Do You Need an Online Mentor?

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After completing nursing school, you’ll be excited about your first job. When you begin work, you’ll attend an orientation program and try to do everything your preceptor tells you. This however, is not the only person who will model how things are done; for you to succeed, you want to study and learn from others as well. Your mentor may not necessarily be the person assigned to precept you, but may be someone you admire and want to emulate.

 

Mentors are not only found in your job or workplace. There are many online nurse mentors you can benefit from.

When I decided I wanted to run this online blog, I got myself a mentor. I’m glad I did because she shortened my learning curve by 50%.

Without a mentor, I would have struggled to try to figure things out by myself. What I learned in one year may have taken two to three years. I still have a mentor today because I realize that for me to make progress I have to be a permanent student, and there is always more to learn.

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What exactly is a mentor’s role?

A mentor inspires and shows you where to go.

A mentor supports and guides your personal career growth.

They focus on being a role model and make suggestions.

They challenge you while encouraging you to move forward.

 

And as John Crosby says;

“Mentoring is a brain to pick, an ear to listen and a push in the right direction.”

 

Why some people don’t want a mentor

When we talk about mentoring, we need to talk about trust.

Some people do not trust others to mentor them, and they do not want the feedback that they will receive.

Trust becomes a very important ingredient when seeking a mentor.

Some people feel that if they ask for help then they are putting themselves in a vulnerable situation. This is in fact not the case. When you ask for help, you can only improve and become better.

Others are comfortable with the status quo and do not what to change, and so they will not seek a mentor.

 

Benefits of having a Mentor

  • Having a mentor offers you an easier path to where you want to go.
  • Mentors help you become more focused and better at what you do.
  • Mentors help you increase your self-confidence.
  • A mentor will show you how to accept feedback and how you can also lead.

This post asks a question; do you need an online mentor?

If you would like to set achievable goals, join the Goal Setting and Visualization Intensive.

 

There are many inspirational articles written by many bloggers who share lots of experiences as nurses. Yes, you can have an online mentor and benefit tremendously.

This post was written as part of the Nurse Blog Carnival.

See more posts on mentoring here:  on “straightanursingstudent.com”

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Comments

  1. Joyce
    I love the idea of an online mentor, I often don’t see outside the box (hospital) and can only imagine how helpful it would be to talk to someone that is seeing things from a different viewpoint, but same profession! It is always nice to talk to others that might possibly have been in your shoes before.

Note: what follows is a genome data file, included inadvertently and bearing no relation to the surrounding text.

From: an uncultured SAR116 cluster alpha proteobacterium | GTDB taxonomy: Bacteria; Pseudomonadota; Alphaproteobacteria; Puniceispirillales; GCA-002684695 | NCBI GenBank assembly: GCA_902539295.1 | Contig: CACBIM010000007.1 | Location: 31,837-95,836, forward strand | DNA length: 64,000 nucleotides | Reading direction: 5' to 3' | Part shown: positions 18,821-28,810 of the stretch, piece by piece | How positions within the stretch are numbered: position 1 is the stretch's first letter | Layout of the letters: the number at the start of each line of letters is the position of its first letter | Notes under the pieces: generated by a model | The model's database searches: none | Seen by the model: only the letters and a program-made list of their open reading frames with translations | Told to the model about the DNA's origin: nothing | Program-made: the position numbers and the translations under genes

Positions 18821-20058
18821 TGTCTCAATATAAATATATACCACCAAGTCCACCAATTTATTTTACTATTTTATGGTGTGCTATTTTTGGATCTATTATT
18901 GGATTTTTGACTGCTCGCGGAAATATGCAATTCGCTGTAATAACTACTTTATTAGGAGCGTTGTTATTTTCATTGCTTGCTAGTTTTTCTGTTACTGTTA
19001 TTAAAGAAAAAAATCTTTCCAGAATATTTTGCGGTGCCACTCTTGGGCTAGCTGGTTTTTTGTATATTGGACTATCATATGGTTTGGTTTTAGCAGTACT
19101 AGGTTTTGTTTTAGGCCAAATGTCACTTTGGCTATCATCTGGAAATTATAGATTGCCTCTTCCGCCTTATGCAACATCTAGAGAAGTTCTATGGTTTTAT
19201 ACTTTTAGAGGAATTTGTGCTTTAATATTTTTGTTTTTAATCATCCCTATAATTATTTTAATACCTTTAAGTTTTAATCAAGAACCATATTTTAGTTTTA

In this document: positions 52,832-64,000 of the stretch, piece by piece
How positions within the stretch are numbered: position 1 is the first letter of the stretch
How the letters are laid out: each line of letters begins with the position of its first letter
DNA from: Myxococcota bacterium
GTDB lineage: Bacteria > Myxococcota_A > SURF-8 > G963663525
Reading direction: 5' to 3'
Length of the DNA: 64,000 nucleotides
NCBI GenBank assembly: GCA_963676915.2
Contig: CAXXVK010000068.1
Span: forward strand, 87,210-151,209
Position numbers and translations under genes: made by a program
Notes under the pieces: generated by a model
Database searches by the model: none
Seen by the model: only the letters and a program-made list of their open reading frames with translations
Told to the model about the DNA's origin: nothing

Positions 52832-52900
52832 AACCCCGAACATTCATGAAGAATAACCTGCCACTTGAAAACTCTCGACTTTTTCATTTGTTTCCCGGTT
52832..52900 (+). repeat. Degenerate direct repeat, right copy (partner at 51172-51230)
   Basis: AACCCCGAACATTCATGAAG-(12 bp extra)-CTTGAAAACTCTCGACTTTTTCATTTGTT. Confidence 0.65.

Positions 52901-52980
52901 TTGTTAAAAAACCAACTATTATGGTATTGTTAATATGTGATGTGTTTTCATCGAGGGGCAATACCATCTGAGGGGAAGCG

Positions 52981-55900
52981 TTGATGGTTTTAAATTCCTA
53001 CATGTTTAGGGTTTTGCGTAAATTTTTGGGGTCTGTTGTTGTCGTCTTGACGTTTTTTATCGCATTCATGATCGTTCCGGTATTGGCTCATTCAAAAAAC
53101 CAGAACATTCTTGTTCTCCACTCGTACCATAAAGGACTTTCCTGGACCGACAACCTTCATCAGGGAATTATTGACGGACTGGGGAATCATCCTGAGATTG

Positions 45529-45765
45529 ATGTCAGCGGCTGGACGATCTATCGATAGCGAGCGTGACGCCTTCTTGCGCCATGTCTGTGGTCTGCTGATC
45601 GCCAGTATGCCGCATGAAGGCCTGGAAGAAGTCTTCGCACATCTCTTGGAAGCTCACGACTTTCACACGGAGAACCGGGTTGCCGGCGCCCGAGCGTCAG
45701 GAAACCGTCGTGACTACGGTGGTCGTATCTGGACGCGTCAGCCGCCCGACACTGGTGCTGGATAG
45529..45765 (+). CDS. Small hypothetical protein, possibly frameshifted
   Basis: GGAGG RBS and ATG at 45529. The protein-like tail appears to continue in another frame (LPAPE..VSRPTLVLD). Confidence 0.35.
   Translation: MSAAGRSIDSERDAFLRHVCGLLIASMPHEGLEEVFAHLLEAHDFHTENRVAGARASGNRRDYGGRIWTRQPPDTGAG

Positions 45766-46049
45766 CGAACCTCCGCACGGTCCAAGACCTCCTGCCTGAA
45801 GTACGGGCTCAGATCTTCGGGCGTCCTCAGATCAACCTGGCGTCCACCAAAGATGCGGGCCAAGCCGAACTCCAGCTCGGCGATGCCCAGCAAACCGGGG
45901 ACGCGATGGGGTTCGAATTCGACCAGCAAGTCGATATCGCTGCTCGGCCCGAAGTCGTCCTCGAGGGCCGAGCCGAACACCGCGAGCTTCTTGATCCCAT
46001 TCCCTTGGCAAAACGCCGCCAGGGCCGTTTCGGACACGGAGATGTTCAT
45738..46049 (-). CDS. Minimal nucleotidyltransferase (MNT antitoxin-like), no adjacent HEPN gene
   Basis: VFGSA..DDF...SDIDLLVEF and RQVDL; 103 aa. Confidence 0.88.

• Joyce says:

      True Kelly.
      A good online mentor is one who has walked in the same shoes you are walking. Sometimes we get so used to the hospital environment that it’s easy to forget how diverse Nursing is. Online mentors are becoming very common and have a lot to offer.

  2. I never even thought about an online mentor but this is such a great idea!

    • Joyce says:

      Brittney.
      Online mentors are going to be the way of the future.
      With more people spending time on-line and seeking answers online.
      Thanks for visiting.

  3. You’re absolutely correct, Joyce, to emphasize trust as a bar to effective mentoring. As a group, we experienced nurses present a sufficiently hostile and unforgiving image – the “eat their young” idea is hardly undeserved – that it’s completely reasonable and rational for new nurses to shy from potential mentors. As you also note, to avoid mentoring also greatly impedes professional development: a problem! Experienced nurses owe our young a professional, ethical, and human duty to pass the torch, to offer teaching and support, and make ourselves reliably, safely approachable. Otherwise, we do all patients and future nurses a deep disservice. Thanks for your efforts! Thanks.

    • Joyce says:

      I absolutely agree with you Greg.
      Experienced nurses owe upcoming new nurses their expertise and teaching -in a safe environment.
      Trust can only be built when others feel safe around you.

  4. Online mentoring can also benefit nurses with disabilities. The Internet can facilitate mentor/mentee relationships around the world.
    For example, a nurse with hearing loss is a mentor to a nursing student with hearing loss;
    a nurse with one hand mentors a nursing student with a similar challenge; a nurse with mental health issues mentors another nurse with similar issues.
    Do you have a disability? Want to become a mentor? Need a mentor?
    To learn more, please visit http://www.ExceptionalNurse.com.

    • Joyce says:

      Donna.
      The internet facilitates mentoring in so many aspects. I like what the Exceptional Nurse does. -A great resource for nurses with disabilities.
      Being a mentor benefits both the mentor and mentee. A good mentor loves to see the mentee benefit and make progress.

  5. A mentor online- what a great idea! I think that is such a great idea. Having a mentor can help us grow; encourage learning; and cheer us along or pick us up when we need a push. Great post, thank you.

    • Joyce says:

      Thanks Elizabeth.
      Yes, a mentor helps us grow by giving us a push. Without a mentor, we cannot make much progress.

  6. Gladys John says:

    I am proud to be a nurse

    • Joyce says:

      Me too:)